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review 2018-08-01 18:14
Yellow Woman and a Beauty of the Spirit: Essays on Native American Life Today by Leslie Marmon Silko
Yellow Woman and a Beauty of the Spirit - Leslie Marmon Silko

Bold and impassioned, sharp and defiant, Leslie Marmon Silko's essays evoke the spirit and voice of Native Americans. Whether she is exploring the vital importance literature and language play in Native American heritage, illuminating the inseparability of the land and the Native American people, enlivening the ways and wisdom of the old-time people, or exploding in outrage over the government's long-standing, racist treatment of Native Americans, Silko does so with eloquence and power, born from her profound devotion to all that is Native American. 

Amazon.com

 

 

 

In this collection of essays, Silko, a member of the Pueblo Nation, discusses art, symbolism, and overall cultural growth within the Pueblo community. Some of the topics covered in Yellow Woman (the title of the book coming from one of the essays enclosed):

 

ART

 

* Symbolism in Pueblo art, ie. use of squash blossom on pottery designs = possible berringer of death, lightning imagery could mean good fortune, karmaj petals used for their symetry to represent four corners of the earth or four elements  (fire, water, earth, air). Discussion of how some imagery is used to illustrate the earth being simultaneously complex and fragile

 

* "Yellow Woman" an image of Pueblo mythology, a goddess highly regarded for her bravery, strength, calm demeanor during catastrophe, and her "uninhibited sexuality" Rather than relying on violence and destruction to assure victories, "Yellow Woman" bewitches foes simply through her sensuality and self confidence.

 

FAMILY / SOCIETAL STRUCTURE & PREJUDICES

 

* Silko writes that her own family is a blend of Pueblo, Mexican and Caucasian and her own struggles of "not looking right" to any of these groups. She speaks lovingly of her "dark and handsome" great-grandmother who "exuded confidence and strength", but admits that the woman might not have been considered traditionally beautiful by either Caucasians or Pueblo people, which opens up an essay discussion for how beauty, the thing itself, is interpreted by different cultures. Silko notes that facial differences are highly prized among the Pueblo people.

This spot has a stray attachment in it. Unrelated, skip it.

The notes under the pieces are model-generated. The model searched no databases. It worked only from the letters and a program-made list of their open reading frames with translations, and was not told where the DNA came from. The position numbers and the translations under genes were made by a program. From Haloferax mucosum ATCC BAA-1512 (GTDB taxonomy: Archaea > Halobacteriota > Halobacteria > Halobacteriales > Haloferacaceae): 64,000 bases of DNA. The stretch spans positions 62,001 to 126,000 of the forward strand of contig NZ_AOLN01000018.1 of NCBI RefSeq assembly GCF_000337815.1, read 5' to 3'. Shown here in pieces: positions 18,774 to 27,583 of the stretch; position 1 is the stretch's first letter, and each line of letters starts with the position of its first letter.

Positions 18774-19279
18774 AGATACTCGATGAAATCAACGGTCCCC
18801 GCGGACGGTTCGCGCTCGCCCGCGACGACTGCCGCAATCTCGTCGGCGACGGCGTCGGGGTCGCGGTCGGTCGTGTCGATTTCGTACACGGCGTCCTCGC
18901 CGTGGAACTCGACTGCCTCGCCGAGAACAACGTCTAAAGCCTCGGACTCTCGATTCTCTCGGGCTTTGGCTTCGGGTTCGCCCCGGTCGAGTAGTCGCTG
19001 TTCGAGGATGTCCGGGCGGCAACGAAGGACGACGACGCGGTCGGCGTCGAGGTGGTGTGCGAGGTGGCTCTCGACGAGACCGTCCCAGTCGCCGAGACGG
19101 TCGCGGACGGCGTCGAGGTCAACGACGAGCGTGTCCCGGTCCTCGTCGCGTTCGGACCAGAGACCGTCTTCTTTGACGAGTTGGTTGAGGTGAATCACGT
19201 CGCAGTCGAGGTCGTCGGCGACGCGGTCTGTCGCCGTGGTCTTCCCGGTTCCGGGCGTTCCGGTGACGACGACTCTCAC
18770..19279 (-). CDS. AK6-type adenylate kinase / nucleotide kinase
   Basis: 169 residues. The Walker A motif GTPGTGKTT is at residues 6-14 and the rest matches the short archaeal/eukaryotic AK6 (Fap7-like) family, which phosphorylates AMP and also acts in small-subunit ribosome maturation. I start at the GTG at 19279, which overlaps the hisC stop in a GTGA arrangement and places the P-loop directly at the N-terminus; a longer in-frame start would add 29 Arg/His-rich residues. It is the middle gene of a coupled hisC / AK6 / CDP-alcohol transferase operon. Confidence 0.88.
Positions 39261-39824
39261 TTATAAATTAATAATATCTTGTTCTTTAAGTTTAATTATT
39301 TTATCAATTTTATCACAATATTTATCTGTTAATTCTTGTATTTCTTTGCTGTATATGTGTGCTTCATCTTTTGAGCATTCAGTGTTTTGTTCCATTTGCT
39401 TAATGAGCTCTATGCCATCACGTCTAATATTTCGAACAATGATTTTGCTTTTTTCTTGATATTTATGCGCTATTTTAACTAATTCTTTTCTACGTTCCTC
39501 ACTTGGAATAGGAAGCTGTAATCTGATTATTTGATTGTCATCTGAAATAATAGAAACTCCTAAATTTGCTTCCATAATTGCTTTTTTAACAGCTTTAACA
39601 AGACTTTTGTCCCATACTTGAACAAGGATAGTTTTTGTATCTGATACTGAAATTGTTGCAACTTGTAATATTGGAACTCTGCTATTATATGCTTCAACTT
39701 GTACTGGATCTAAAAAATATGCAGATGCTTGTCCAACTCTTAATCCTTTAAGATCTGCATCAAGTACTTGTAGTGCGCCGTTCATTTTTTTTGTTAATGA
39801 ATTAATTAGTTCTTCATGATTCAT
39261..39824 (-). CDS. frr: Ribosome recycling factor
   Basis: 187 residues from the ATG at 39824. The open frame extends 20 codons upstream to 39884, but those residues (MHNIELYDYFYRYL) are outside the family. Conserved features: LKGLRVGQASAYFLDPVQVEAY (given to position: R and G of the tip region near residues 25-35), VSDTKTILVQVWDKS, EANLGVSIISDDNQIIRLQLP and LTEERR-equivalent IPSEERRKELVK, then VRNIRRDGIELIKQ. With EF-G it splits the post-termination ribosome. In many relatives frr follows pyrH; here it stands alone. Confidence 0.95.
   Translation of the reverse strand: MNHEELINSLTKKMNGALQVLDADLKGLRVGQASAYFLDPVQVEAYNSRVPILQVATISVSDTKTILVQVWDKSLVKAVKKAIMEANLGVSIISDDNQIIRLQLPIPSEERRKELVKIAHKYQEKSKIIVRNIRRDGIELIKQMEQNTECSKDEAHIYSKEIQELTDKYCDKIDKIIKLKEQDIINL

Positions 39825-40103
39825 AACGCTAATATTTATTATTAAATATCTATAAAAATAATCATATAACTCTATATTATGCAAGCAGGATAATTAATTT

*Discussion of how the idea of gender norms or "mens' work vs. womens' work" doesn't really have a place in Pueblo culture, only a matter of if you are able-bodied enough to get the job done.. so you find women doing construction and men doing basket weaving and child care. People just go where they are needed. 

 

*Historically, Pueblo people were originally fine with sexual fluidity and up until the arrival of the Puritans, openly supported LGBTQ members of the tribe. Also, babies born out of wedlock were not an issue because unplanned or not, the life was honored as life. If not wanted by the biological parents, the newborn was simply given to a barren woman within the tribe to raise. 

 

The discussions on art and culture were interesting but there was something quietly underneath that just had a feel of Silko sometimes talking down to her readers. Some of the essays repeat topics and even certain passages are duplicated verbatim from one essay into another, which I found incredibly disappointing and lazy. I know some of these pieces were previously printed elsewhere, but certain essays she must have been sitting on for a long while. For instance, one that is noted as having been previously published in 1996 -- "Auntie Kie talks about US Presidents and US Policy" -- but within that essay Silko talks about telling her aunt about an upcoming article Silko is to have published, "What Another Four Years Of Ronald Reagan Will Mean to Native Americans" (Reagan announced his Alzheimer's diagnosis in 1994).